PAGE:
The overpayment in this case amounted to £3,300 and this is currently being pursued for recovery by the police.

Examples of pensioners returning to work and continuing to receive superannuation overpayments are also cited.

For instance, a local government pensioner failed to notify a pension paying body that they had become re-employed in the same sector.

Overpayments amounted to £10,700. This is now being repaid in instalments.

A similar case - uncovered by the Department of Education - discovered another instance of re-employment and an overpayment of £12,000. Recovery is apparently ongoing.

The second biggest area where fraud was discovered was in Housing Benefits.

Over 30,000 Housing Benefit matches were identified across the Northern Ireland Housing Executive (NIHE) and the rates office (Land and Property Services).

There were, in total, 350 cases of fraud or error and £1.6m in recoverable overpayments identified.

In one instance a public sector worker was caught working whilst fraudulently claiming Housing Benefit and Income Support. The overpayments cost £43,000 over six years.

The person was sentenced to a year in jail, suspended for two years.

Another public sector worker was caught fraudulently over-claiming Jobseekers’ Allowance, Income Support and Housing Benefit amounting to £46,000 over an eight year period.

The individual was sentenced to 18 months jail, suspended for three years.

Meanwhile, a homeowner was caught claiming Housing Benefit whilst failing to declare a former employment pension. When this was taken into account they were ineligible for the benefit. Four thousand pounds is now being recovered.

Another homeowner is repaying £3,200 in Housing Benefit after failing to declare employment income.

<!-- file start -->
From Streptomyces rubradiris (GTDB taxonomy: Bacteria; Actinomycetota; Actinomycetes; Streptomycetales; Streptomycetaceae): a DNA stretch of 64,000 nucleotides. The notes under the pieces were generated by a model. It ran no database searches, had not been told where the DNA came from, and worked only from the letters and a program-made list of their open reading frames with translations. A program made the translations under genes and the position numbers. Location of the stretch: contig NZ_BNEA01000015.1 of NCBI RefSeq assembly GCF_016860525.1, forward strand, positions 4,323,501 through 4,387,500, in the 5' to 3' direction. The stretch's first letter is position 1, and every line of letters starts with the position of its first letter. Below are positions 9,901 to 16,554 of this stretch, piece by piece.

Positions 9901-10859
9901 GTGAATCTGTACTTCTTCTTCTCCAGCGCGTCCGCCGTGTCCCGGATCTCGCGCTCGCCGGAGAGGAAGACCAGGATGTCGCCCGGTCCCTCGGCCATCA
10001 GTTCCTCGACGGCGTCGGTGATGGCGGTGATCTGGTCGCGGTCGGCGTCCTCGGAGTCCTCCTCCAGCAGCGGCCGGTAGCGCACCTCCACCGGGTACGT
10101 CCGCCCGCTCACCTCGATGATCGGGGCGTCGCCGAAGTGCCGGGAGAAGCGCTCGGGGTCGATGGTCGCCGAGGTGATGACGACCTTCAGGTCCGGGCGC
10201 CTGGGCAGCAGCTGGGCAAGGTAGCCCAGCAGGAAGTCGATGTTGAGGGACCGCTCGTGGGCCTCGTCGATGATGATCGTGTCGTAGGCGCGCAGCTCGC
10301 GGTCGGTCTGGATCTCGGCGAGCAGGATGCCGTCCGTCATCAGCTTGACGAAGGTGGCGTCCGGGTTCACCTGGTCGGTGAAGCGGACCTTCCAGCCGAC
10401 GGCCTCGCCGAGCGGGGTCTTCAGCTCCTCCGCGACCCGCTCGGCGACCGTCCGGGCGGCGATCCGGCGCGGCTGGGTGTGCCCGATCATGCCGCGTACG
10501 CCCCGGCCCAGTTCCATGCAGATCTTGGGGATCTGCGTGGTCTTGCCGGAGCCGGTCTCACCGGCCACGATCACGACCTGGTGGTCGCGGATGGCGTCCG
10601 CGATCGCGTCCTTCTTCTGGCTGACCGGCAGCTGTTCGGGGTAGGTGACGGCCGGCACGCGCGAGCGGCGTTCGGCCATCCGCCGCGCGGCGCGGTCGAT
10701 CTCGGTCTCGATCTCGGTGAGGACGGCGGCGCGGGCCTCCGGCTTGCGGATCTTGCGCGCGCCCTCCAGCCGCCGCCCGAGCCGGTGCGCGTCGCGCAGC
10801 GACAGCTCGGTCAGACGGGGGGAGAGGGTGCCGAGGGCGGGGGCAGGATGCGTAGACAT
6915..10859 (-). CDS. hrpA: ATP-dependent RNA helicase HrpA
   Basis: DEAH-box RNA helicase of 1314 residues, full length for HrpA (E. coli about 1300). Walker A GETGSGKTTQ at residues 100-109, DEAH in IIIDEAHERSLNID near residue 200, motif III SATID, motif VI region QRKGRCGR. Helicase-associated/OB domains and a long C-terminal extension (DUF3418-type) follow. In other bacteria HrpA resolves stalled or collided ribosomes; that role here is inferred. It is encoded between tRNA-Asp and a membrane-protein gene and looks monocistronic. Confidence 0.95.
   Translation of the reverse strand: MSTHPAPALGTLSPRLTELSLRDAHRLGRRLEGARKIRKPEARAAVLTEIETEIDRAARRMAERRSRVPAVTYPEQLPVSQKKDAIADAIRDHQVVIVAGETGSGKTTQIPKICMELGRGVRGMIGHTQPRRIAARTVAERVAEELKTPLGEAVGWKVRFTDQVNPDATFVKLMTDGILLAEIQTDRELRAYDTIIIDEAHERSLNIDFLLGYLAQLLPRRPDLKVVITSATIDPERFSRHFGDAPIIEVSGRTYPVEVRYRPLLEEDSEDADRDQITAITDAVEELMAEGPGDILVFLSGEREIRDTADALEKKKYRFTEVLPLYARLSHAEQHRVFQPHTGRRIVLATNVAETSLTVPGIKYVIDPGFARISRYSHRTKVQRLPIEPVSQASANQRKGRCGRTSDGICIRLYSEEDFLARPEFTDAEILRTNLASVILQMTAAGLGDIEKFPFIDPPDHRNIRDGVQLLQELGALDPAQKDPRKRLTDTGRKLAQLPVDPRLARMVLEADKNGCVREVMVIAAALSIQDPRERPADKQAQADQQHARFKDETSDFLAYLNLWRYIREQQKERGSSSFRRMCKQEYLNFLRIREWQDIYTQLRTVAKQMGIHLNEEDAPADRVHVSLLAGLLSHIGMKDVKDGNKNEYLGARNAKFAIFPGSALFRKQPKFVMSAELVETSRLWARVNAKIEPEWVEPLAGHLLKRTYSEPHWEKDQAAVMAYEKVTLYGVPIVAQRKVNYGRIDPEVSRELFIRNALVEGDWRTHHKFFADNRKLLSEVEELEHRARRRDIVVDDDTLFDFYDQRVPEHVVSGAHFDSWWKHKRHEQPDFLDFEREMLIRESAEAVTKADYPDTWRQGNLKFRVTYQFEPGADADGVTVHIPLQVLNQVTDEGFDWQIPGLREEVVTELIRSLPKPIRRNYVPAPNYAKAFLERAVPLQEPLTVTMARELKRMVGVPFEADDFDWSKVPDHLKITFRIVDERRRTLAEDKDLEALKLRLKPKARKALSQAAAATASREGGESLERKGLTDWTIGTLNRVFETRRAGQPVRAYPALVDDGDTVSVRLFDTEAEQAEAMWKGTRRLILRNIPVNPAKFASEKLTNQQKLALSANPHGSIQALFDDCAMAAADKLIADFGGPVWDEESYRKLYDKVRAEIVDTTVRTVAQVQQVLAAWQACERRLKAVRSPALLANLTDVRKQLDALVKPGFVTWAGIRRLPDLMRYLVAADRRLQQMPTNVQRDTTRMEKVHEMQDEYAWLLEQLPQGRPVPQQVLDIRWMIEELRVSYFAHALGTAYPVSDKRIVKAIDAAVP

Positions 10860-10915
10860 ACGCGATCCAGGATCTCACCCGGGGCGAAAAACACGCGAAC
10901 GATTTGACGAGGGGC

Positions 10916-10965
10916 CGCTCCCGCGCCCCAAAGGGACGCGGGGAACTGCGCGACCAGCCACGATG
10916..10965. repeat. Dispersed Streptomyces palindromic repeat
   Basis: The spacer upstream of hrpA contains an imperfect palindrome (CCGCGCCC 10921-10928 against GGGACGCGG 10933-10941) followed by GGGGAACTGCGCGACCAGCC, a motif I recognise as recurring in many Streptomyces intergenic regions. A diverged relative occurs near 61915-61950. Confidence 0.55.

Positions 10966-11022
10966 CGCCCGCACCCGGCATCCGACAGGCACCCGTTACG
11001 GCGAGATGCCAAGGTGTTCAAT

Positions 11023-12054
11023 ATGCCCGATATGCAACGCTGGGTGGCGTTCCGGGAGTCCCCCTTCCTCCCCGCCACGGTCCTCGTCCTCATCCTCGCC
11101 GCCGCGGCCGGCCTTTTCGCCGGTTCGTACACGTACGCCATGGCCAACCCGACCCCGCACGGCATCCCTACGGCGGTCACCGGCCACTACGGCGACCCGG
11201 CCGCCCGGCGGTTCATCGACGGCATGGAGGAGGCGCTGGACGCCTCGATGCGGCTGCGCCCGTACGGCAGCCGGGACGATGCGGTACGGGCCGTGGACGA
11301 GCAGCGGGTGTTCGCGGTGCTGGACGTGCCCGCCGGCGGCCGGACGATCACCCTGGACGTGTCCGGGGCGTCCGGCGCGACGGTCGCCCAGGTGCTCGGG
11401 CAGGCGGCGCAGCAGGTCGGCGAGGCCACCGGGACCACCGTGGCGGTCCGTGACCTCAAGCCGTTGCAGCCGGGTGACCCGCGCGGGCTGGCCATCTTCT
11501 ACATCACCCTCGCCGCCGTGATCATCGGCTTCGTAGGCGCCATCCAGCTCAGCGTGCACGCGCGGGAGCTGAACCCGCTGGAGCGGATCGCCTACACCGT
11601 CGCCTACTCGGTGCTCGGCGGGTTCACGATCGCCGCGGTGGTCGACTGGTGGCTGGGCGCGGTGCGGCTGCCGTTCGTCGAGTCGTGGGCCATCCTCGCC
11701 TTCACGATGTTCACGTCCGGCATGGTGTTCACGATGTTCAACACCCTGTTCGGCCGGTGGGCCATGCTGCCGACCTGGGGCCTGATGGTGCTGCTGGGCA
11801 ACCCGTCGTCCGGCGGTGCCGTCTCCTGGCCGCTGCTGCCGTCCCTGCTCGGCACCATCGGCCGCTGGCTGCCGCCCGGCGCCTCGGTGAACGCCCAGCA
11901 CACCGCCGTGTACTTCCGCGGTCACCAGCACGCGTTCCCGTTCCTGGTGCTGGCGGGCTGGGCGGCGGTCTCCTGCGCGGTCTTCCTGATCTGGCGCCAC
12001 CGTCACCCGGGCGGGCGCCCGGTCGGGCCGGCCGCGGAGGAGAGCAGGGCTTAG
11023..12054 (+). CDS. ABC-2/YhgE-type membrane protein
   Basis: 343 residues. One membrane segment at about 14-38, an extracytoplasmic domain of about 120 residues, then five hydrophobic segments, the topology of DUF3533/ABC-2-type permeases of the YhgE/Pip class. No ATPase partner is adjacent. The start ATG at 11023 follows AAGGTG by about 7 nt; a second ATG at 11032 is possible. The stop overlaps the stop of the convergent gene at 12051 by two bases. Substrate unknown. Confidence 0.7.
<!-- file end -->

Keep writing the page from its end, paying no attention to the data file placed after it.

As mentioned above the total amount of recoverable overpayments identified for the two year period stood at a considerable £5,535,255.

However, over three NFI trawls to date - the first focusing on the period 2008 to 2010 - an incredible £29,572,457 in outcomes was identified.

This refers to actual fraud, error and overpayments relating to Housing Benefit, pensions, rates, creditors, payroll and private supported care home residents.

Mr Donnelly said: “Every public sector body has a duty to demonstrate a zero tolerance to fraud and to play its part in challenging those who seek to commit fraud.

“The results speak for themselves, with outcomes from the first three NFIs in Northern Ireland of almost £30m.

“This success relies on the commitment and effort of all participating organisations, and I commend all those involved in the review and investigation of data matches for the essential work that they do.”

In a foreword to the report itself, Mr Donnelly writes: “Fraud continues to be a threat, and indeed a reality, which diverts public funds away from the provision of goods and services.

“As the tough economic climate continues, fighting fraud must remain an urgent priority. Every public sector body has a duty to demonstrate a zero tolerance to fraud and to play its part in challenging those who seek to commit fraud against the public sector. Fraud is NOT a victimless crime - we all pay the price.”